Read all the things, 2017

It is December 31, 2016 which means people are wrapping up after a long 365 days and starting fresh plans. I have monumentally failed at every reading list challenge I’ve taken on in the last few years but I still make a list! This doesn’t mean I haven’t read abundantly, it just means I get distracted. I found a great and long list of categories to consider for 2017. I changed two categories and deleted one but I’ve spent the morning finding 49 books that I hope to tackle in 2017. Some will be easier than others and some will likely find their way to the bottom of the stack. Some will be replaced as our book club tackles other titles but I’d like to set the goal of NOT buying books for at least the first six months of 2017 so all of these books except for two are in my current stacks. (Anyone wanna be an accountability partner here?) This list has some things out of my comfort zone, some deep thinkers, some fluff, and I hope to immerse in the pages as a new year wanders forward.

Here’s the list:

A book with more than 500 pages: The Innovators (Walter Isaacson)
a classic romance: Persuasion (Jane Austen) (ugh…I’ll try again.)
a book that became a movie:  Miss Peregrine’s Home for Peculiar Children (Ransom Riggs)
a book published this year: The Underground Railroad (Colson Whitehead)
a book with a number in the title: 13 Gifts (Wendy Mass)
a book written by someone under 30: The Opposite of Loneliness (Marina Keegan)
a book with nonhuman characters: A Dog’s Purpose (W. Bruce Cameron)
a funny book: Choose Your Own Autobiography (Neil Patrick Harris)
a book by a female author: Americanah (Chimamanda Ngozi Adichie)
a mystery or thriller: The Ocean at the End of the Lane (Neil Gaiman)
a book with a one word title: Lit (Mary Karr)
a book of short stories: The Short Stories of Ernest Hemingway
a book set in a different country: Everyone Brave is Forgiven (Chris Cleve)
a nonfiction book: Just Mercy (Bryan Stevenson)
a popular author’s first book: About Grace (Anthony Doerr)
a book from an author you love that you haven’t read yet: Close Your Eyes, Hold Hands (Chris Bohjalian)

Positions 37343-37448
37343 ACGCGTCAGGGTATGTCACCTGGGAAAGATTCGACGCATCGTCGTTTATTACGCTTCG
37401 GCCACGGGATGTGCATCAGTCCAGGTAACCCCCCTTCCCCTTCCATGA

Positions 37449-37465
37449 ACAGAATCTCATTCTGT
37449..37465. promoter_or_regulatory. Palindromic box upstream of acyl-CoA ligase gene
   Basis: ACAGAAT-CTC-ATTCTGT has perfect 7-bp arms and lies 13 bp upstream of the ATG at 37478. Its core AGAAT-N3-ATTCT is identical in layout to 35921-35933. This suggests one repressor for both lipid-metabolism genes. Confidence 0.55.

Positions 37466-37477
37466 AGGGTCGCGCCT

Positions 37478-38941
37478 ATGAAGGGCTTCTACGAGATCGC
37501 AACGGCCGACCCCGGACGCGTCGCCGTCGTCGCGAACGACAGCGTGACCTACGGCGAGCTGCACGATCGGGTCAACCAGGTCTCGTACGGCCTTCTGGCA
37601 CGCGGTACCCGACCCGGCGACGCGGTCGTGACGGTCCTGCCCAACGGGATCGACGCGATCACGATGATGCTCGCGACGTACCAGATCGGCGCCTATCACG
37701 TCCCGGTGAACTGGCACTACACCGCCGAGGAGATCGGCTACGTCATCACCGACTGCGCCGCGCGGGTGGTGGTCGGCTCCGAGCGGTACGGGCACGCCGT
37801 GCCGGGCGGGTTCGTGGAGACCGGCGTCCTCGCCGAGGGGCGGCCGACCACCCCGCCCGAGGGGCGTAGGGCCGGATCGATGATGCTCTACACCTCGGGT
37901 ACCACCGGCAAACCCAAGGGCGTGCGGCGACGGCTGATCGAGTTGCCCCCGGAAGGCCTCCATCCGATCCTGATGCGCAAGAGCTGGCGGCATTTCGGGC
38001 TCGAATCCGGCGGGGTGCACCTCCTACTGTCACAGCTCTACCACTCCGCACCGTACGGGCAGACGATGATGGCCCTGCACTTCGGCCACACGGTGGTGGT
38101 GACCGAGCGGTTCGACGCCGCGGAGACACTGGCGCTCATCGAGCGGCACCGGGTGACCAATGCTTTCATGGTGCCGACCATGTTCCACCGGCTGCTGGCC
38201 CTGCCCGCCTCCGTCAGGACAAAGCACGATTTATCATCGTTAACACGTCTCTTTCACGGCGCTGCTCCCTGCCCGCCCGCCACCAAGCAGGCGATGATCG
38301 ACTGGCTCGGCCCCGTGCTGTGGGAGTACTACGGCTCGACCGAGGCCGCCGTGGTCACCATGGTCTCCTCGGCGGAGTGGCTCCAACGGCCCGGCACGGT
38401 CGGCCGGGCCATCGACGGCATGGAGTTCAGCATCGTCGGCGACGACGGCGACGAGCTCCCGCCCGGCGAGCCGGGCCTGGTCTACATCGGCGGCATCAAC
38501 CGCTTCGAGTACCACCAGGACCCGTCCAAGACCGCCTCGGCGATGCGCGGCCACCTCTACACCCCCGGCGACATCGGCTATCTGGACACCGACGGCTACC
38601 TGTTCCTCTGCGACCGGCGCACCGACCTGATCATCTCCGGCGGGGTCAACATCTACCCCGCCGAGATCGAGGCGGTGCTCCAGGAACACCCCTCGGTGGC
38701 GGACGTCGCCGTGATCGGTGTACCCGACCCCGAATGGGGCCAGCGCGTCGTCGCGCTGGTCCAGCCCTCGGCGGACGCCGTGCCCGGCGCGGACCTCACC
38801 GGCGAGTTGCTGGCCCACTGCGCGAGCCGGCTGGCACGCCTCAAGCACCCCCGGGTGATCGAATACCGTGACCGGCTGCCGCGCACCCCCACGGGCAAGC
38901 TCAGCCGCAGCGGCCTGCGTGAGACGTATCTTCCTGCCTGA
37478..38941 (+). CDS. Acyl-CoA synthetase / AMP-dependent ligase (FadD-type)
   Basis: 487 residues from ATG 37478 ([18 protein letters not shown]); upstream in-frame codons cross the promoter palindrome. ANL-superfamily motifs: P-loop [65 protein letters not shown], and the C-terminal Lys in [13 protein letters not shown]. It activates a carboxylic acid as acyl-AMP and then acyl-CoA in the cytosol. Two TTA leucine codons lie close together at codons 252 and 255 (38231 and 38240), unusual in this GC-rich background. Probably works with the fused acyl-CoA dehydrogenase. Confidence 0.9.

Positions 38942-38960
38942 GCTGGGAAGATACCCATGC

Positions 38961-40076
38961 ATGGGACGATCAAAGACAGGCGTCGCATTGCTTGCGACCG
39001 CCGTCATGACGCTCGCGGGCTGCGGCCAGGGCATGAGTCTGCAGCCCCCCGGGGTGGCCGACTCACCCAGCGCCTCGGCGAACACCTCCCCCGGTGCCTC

a book a friend recommended: My Summer of Southern Discomfort (Stephanie Gayle)
a pulitzer prize winning book: Middlesex (Jeffrey Eugenides)
a book based on a true story: Caleb’s Crossing (Geraldine Brooks)
a book at the bottom of your to-read list: Plenty Ladylike (Claire McCaskill)
a book you mom loves: Return of the Native (Thomas Hardy)
a book that scares you: Atlas Shrugged (Ayn Rand)
a book more than 100 years old: Heart of Darkness (Joseph Conrad)
a book based entirely on its cover: On Such a Full Sea (Chang-Rae Lee)
a book you were supposed to read in school but didn’t: Invisible Man (Ralph Ellison)
A memoir: Barbarian Days A Surfing Life (William Finnegan)
A book you can finish in a day: Auggie & Me (RJ Palacio)
A book with antonyms in the title: A Crooked Kind of Perfect (Linda Urban)
A book set in a place you’ve always wanted to visit: The Vacationers (Emma Straub)
A book that came out the year you were born: The Enormous Crocodile (Roald Dahl)
A book with bad reviews: Brave New World (Aldous Huxley)
A trilogy: Chaos Walking Trilogy (Patrick Ness)
A book from your childhood: A Wrinkle in Time (Madeline L’Engle)
A book with a love triangle: Far from the Madding Crowd (Thomas Hardy)
A book set in the future: Ready Player One (Ernest Cline)
A book set in high school: A Separate Peace (John Knowles)
A book with a color in the title: Seeing Red (Kathryn Erskine)
A book that made you cry: Watership Down (Richard Adams) (they say it’s going to make me cry)
A book with magic: The Golem and the Jinni (Helene Wecker)
A graphic novel: Fun Home (Alison Bechtel)
A book by an author you’ve never read before: Mosquitoland (David Arnold)
A book you own but have never read: The Handmaid’s Tale (Margaret Atwood)
A book that takes place in your hometown: A Blue Spool of Thread (Anne Tyler) (no books are set in my hometown, Severna Park, so I chose Baltimore.)
A book that was originally written in another language: The Reason I Jump (Naoki Higashida)
A book written by an author with your same initials: Flame & Shadow (Sara Teasdale)
a book of inspiration: No Mud, No Lotus (Thich Nhat Hanh)
A banned book: The Absolutely True Diary of a Part-Time Indian (Sherman Alexie)
A book based on or turned into a TV show: The Magicians (Lev Grossman)
A book you started but never finished: Killing Lincoln (Bill O’Reilly)

What’s on your list for 2017?

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